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AIDS. 2017 Jul 31;31(12):1709-1714. doi: 10.1097/QAD.0000000000001519.

Medication adherence, condom use and sexually transmitted infections in Australian preexposure prophylaxis users.

Author information

1
aThe Burnet Institute bDepartment of Infectious Diseases, The Alfred Hospital cDepartment of Infectious Diseases, Monash University dThe Peter Doherty Institute for Infection and Immunity, University of Melbourne, Melbourne, Victoria eDepartment of Gender and Cultural Studies, University of Sydney fCentre for Social Research in Health, University of New South Wales, New South Wales gMelbourne Sexual Health Centre hCentral Clinical School, Monash University iSchool of Population Health and Preventive Medicine, Monash University jPrahran Market Clinic kNorthside Clinic lThe Centre Clinic, Victoria, Australia mUniversity of Colorado Anschutz Medical Campus, Colorado, USA nVictorian Infectious Diseases Reference Laboratory, Royal Melbourne Hospital, at the Peter Doherty Institute for Infection and Immunity, Victoria, Australia oGladstone Institutes pUniversity of California-San Francisco qSan Francisco AIDS Foundation, San Francisco, California, USA. *Luxi Lal and Jennifer Audsley equal first authors. †John De Wit and Edwina Wright equal final authors.

Abstract

OBJECTIVE:

HIV preexposure prophylaxis (PrEP) decreases risk of HIV acquisition; however, its efficacy is closely dependent on adherence. There is also concern that the preventive effect of PrEP may be offset by risk compensation, notably an increase in condomless anal sex.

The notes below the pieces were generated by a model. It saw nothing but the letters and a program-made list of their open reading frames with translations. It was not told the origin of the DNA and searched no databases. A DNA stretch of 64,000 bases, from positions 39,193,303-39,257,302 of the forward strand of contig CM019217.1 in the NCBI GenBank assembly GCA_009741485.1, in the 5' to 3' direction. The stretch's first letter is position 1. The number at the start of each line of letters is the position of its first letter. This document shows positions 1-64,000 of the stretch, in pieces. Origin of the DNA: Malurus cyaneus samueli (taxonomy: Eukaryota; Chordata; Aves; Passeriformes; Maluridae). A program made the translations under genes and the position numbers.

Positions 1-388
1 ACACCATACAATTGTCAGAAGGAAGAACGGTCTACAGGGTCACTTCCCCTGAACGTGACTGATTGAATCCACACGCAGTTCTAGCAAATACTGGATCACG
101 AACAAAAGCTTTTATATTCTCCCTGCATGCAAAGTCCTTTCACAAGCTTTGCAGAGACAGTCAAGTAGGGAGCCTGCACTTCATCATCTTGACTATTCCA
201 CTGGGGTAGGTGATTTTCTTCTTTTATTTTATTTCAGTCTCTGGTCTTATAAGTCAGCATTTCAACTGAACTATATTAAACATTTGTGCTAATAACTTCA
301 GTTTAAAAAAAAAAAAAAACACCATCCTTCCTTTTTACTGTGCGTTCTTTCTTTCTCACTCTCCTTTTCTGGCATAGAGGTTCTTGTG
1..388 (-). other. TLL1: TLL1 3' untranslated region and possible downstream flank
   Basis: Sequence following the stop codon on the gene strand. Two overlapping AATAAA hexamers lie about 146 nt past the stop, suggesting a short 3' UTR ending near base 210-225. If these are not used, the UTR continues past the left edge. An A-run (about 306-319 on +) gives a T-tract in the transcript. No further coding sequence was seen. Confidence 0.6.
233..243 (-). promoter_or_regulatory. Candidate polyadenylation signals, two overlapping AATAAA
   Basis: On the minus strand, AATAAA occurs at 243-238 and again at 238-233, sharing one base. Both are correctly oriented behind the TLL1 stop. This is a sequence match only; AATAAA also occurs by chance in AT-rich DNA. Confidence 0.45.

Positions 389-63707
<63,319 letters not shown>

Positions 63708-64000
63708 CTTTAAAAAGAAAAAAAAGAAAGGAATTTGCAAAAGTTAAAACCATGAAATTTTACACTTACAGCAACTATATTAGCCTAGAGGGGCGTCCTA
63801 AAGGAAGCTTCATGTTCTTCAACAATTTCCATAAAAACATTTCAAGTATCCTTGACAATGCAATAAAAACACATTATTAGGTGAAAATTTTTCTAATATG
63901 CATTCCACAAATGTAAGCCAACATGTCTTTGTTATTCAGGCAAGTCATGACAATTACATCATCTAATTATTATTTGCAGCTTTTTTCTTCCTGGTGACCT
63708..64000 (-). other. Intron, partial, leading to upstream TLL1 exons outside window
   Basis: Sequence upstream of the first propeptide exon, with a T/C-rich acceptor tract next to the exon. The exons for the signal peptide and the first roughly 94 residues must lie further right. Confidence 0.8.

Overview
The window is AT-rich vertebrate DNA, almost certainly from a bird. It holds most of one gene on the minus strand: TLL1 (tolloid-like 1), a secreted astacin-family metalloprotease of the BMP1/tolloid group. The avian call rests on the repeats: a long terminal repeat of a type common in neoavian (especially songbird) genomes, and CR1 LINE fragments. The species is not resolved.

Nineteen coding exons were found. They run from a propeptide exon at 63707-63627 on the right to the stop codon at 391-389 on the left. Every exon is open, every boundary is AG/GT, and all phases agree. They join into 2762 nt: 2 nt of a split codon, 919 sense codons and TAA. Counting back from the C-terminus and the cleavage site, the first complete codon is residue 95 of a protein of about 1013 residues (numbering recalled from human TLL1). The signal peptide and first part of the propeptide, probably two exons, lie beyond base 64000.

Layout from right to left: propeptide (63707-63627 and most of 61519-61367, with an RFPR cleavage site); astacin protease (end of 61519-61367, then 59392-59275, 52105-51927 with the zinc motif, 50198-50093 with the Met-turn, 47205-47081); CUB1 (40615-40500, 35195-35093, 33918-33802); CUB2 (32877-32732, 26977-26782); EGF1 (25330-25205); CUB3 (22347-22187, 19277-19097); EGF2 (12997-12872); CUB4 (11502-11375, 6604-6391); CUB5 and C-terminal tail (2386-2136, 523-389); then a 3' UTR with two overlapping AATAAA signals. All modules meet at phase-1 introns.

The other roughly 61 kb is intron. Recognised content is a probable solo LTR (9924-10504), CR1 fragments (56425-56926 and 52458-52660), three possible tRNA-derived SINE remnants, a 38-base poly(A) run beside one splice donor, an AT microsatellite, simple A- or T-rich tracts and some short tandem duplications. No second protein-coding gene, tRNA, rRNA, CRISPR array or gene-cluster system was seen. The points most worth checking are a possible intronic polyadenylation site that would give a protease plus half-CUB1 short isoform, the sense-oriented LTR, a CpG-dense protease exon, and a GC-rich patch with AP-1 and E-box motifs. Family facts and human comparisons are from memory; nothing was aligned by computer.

DESIGN:

Multisite, open-label demonstration study that recruited people at current or recent risk of HIV infection in Melbourne, Australia.

METHODS:

Participants were recruited from three general practice clinics and one sexual health clinic in Melbourne and consented to take daily tenofovir/emtricitabine (TFV/FTC) for 30 months. Sexual practice data, HIV and sexually transmitted infection (STI) test results were collected at baseline and 3-monthly during follow-up. PrEP adherence was evaluated by self-report at clinical visits, online surveys, refill-based assessments and dried blood spot testing. We present a 12-month interim analysis.

RESULTS:

A total of 114 people were recruited. We observed a significant decline in condom use which occurred concomitantly with a significant increase in STIs over the first 12 months of PrEP. Incidence (per 100 person-years) of any STI was 43.2 and 119.8 at months 0-3 and 3-12, respectively [incidence rate ratio 2.77 (1.52, 5.56)]. Adherence to PrEP medication was high by all measures, including 6 month TFV/FTC levels in dried blood spot.

CONCLUSION:

We found a significant reduction in condom use and an increase in STIs over the first 12 months of follow-up. High medication adherence rates occurring with a decline in condom use and a rise in STIs, suggest that prevention, early detection and treatment of STIs is a chief research priority in the current era of HIV PrEP.

PMID:
28700394
DOI:
10.1097/QAD.0000000000001519
[Indexed for MEDLINE]

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